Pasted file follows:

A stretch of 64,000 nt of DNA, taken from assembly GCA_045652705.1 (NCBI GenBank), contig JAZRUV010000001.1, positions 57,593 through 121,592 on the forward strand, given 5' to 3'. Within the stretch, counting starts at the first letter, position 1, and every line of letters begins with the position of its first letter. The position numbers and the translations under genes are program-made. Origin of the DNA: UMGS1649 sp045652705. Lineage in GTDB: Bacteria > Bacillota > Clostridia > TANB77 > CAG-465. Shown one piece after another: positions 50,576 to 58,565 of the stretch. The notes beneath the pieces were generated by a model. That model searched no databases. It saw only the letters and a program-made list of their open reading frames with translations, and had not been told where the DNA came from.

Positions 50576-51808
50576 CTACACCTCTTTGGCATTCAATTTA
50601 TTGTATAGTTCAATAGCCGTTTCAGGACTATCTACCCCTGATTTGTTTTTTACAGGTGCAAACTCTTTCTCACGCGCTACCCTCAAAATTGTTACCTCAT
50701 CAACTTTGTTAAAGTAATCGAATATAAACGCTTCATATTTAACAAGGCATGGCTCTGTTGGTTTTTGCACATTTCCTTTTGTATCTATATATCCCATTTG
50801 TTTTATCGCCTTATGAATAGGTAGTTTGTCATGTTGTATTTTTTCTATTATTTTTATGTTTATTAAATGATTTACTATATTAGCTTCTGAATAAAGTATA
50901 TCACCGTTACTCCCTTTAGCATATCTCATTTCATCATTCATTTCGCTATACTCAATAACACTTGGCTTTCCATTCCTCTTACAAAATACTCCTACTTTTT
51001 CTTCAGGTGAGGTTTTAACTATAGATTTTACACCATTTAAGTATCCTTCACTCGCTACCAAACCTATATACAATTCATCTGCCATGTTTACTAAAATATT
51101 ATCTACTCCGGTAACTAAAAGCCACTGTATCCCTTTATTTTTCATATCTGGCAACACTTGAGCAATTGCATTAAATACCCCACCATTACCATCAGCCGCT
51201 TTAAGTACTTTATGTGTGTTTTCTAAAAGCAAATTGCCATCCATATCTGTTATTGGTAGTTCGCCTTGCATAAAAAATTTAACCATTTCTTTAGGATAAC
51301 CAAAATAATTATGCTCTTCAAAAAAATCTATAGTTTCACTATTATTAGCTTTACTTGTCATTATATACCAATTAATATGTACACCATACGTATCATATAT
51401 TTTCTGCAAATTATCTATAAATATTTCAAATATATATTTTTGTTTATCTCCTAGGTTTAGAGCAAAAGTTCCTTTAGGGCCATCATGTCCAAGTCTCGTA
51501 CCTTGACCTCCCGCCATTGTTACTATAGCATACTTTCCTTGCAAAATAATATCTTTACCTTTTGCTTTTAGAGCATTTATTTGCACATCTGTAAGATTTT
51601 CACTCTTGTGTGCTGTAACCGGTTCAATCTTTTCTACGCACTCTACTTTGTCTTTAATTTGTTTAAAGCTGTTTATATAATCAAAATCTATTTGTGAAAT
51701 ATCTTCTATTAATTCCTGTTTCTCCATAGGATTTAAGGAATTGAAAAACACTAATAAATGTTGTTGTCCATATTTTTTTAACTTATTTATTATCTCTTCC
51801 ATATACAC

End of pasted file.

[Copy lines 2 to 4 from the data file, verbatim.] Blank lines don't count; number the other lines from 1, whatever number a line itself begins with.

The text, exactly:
Positions 50576-51808
50576 CTACACCTCTTTGGCATTCAATTTA
50601 TTGTATAGTTCAATAGCCGTTTCAGGACTATCTACCCCTGATTTGTTTTTTACAGGTGCAAACTCTTTCTCACGCGCTACCCTCAAAATTGTTACCTCAT